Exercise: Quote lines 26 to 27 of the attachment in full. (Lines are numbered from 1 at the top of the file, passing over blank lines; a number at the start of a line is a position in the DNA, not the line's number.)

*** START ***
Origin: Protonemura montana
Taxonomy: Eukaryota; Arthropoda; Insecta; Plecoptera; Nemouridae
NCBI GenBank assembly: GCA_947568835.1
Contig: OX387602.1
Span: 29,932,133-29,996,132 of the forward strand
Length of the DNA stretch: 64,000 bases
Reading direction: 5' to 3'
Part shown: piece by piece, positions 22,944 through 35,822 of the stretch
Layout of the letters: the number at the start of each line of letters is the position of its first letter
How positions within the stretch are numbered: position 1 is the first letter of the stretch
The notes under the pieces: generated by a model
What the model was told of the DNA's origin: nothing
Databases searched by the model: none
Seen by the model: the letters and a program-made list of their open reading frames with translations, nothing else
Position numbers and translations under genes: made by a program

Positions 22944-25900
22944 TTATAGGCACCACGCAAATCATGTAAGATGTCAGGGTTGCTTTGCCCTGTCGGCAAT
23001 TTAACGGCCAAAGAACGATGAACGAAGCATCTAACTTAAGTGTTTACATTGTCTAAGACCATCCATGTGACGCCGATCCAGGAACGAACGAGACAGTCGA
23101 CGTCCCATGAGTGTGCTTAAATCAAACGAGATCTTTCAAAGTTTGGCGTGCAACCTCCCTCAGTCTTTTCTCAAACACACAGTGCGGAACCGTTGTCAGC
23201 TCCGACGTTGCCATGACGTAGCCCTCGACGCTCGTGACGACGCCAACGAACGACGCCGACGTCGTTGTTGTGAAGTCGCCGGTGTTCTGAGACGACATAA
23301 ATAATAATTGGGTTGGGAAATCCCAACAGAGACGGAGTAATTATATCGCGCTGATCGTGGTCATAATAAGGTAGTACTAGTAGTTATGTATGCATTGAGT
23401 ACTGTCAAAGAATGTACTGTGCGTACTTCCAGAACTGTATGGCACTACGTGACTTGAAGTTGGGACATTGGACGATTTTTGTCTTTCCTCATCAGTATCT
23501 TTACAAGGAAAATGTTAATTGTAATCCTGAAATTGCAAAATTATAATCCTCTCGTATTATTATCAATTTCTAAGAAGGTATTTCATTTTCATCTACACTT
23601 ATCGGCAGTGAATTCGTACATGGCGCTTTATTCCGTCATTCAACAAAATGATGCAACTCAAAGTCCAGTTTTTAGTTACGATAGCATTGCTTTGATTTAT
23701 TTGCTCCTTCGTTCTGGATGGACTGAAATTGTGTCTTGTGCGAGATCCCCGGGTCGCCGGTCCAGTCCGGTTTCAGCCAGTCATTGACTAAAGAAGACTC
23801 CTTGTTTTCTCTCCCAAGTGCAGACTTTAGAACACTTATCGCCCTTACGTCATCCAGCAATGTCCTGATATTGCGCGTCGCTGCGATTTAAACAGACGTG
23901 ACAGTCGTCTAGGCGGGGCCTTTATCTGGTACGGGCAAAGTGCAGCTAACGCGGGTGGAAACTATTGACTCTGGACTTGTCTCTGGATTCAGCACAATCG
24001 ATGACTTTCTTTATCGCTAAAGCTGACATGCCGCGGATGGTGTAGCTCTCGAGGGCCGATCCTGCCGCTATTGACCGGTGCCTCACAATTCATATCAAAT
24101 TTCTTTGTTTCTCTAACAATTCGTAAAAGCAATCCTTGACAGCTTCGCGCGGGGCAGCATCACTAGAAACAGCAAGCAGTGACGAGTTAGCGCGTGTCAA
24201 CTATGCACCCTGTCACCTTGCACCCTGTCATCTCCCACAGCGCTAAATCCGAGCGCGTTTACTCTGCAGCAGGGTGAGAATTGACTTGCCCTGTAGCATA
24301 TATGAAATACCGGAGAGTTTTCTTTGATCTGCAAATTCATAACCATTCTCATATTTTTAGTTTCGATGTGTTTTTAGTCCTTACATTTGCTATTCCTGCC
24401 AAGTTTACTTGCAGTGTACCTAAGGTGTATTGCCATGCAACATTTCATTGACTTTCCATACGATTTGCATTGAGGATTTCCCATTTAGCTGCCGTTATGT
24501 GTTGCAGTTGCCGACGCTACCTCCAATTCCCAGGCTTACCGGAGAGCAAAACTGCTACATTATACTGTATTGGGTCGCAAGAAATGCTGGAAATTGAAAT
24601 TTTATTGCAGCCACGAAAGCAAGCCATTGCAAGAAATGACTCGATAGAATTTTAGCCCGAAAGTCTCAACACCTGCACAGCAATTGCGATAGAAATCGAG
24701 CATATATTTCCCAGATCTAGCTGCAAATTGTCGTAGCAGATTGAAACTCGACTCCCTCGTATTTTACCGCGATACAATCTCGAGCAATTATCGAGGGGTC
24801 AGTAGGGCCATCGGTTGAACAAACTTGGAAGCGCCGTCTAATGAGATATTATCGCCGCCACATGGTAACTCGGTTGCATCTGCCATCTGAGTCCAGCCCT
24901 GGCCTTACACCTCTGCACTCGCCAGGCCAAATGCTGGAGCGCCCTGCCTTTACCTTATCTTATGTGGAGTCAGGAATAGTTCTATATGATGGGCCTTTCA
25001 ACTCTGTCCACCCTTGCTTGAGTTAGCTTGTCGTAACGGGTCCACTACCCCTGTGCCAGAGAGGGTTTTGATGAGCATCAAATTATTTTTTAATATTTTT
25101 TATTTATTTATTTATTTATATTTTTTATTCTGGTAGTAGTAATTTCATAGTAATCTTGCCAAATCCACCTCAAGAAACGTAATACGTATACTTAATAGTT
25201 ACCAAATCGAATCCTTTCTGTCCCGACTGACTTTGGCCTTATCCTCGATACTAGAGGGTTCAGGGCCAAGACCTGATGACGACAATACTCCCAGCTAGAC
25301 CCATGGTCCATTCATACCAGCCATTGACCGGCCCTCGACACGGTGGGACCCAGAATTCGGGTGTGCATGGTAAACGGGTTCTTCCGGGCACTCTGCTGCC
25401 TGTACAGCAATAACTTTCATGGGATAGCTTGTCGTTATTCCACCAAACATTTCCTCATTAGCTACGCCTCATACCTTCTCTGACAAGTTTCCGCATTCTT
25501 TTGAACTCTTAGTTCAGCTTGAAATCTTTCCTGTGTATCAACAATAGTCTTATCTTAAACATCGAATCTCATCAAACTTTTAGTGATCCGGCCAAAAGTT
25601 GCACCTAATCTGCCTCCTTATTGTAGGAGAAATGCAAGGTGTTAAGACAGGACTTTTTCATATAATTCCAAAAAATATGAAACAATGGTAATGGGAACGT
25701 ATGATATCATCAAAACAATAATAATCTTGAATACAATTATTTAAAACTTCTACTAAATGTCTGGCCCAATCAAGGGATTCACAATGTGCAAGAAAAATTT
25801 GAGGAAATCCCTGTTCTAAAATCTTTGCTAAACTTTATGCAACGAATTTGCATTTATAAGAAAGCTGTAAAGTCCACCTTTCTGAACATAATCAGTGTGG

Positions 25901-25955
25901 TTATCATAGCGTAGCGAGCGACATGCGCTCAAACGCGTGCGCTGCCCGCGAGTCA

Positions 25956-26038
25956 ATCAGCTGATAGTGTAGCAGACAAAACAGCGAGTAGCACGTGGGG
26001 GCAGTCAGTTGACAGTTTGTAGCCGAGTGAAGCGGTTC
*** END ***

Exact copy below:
23801 CTTGTTTTCTCTCCCAAGTGCAGACTTTAGAACACTTATCGCCCTTACGTCATCCAGCAATGTCCTGATATTGCGCGTCGCTGCGATTTAAACAGACGTG
23901 ACAGTCGTCTAGGCGGGGCCTTTATCTGGTACGGGCAAAGTGCAGCTAACGCGGGTGGAAACTATTGACTCTGGACTTGTCTCTGGATTCAGCACAATCG